Automate your GitHub Stats Reporting with KNIME

Connect to your GitHub account via API and create a consolidated report that summarizes the overall performance of all your repositories

Dennis Ganzaroli
Low Code for Data Science
8 min readDec 15, 2023


Fig 1: GitHub Stats Report with KNIME 5.2 (image by author).

The Motivation

Recently, I wanted to take a look at how my repositories on GitHub are doing. I haven’t published anything for a while and wanted to get an updated overview of my repositories. How much traffic they have with views, unique visitors and so on.

My goal is to have a complete overview of the traffic of all repositories at a glance on one page.

However, when analyzing how to achieve this, I noticed that I had to select each repository individually to get the “Insights” metrics. In addition, you must be logged in to your GitHub account to access the corresponding pages.

Fig 2: Traffic on a repository on my GitHub (image by author).

This leads to the conclusion that web scraping of these pages is too complicated, as extracting the data from the graphics is also too complex.


The efficient solution for automatically extracting the required information from GitHub is via the REST API.

Some pages and information in the repositories can be accessed directly with the following code:{owner}/{repo}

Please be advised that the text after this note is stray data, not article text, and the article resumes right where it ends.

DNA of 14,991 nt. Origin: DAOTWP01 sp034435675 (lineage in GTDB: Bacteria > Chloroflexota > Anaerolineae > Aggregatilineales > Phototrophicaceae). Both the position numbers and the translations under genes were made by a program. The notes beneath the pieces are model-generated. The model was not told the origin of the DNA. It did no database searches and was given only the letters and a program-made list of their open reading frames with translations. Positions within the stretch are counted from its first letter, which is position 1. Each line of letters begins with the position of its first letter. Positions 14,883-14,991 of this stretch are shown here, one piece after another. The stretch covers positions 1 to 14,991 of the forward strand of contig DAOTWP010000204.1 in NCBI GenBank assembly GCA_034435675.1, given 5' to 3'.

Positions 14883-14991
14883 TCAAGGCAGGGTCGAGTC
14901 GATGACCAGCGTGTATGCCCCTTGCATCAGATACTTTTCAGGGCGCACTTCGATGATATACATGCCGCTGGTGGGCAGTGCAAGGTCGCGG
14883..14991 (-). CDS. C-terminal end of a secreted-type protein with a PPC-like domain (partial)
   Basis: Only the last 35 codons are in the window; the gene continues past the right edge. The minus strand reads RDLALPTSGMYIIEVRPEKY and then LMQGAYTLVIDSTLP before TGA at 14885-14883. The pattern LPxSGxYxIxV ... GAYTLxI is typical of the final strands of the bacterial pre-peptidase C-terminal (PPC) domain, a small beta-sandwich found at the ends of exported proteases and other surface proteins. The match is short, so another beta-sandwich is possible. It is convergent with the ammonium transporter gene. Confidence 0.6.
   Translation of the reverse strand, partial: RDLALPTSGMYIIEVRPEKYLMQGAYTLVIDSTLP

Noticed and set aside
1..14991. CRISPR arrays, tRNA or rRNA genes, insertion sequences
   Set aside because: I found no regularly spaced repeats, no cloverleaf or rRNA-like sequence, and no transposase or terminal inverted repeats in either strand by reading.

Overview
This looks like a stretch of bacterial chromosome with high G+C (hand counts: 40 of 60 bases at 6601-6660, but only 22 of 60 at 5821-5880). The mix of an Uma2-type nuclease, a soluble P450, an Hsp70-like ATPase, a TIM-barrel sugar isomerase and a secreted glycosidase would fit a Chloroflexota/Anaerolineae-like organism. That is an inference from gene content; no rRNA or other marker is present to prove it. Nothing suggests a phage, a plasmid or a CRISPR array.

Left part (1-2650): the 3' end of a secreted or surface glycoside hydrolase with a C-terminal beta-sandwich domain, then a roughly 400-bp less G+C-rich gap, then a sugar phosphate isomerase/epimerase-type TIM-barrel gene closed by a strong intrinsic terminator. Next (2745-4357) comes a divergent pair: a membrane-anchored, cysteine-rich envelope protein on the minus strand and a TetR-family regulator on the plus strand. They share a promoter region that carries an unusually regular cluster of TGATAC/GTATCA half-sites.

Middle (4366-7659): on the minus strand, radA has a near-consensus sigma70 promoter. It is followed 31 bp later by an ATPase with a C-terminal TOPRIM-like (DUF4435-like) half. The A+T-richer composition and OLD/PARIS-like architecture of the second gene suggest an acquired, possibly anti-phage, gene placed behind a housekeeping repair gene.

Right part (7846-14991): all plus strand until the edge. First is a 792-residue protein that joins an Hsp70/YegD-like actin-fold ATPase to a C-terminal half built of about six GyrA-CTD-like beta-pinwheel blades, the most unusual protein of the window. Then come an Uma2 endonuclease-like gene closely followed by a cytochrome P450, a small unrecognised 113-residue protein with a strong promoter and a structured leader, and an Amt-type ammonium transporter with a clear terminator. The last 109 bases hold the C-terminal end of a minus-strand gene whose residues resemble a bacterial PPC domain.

So if I call one of my repositories on GitHub with the following endpoint:

…I get the following output:

"id": 531901113,
"node_id": "R_kgDOH7QquQ",
"name": "Install-TensorFlow-on-Mac-M1-GPU",
"full_name": "deganza/Install-TensorFlow-on-Mac-M1-GPU",
"private": false,
"owner": {
"login": "deganza",
"id": 42083662,
"node_id": "MDQ6VXNlcjQyMDgzNjYy",
"avatar_url": "",
"gravatar_id": "",
"url": "",
"html_url": "",
"followers_url": "",
"following_url": "{/other_user}",
"gists_url": "{/gist_id}",
"starred_url": "{/owner}{/repo}",
"subscriptions_url": "",
"organizations_url": "",
"repos_url": "",
"events_url": "{/privacy}",
"received_events_url": "",
"type": "User",
"site_admin": false
"html_url": "",
"description": "Install TensorFlow in a few steps on Mac M1/M2 with GPU support and benefit from the native performance of the new Mac Silicon ARM64 architecture.",
"fork": false,

To call the views on the traffic page of the same repository, I use the following endpoint:

But this time I got the following error:

"message": "Must have push access to repository",
"documentation_url": ""

The reason for this is that in order to get this information, I need to generate a new token for authenticating.

To do this follow these steps:

  • Step 1: Log in to the GitHub Account.
  • Step 2: Go to Settings >> Developer settings >> Personal access tokens.
  • Step 3: Then, click on generate a new token.
  • Step 4: Confirm the user password to continue.
  • Step 5: Add a description to the token.
  • Step 6: Under the select scopes option, check all the boxes.
  • Step 7: Finally, click on generate a new token.
Fig 3: Generate a new token for authentication of GitHub REST APIs (image by author).

All information and statistics from my GitHub repositories can now be directly accessed via the API.

The following documentation describes how to use the GitHub REST API: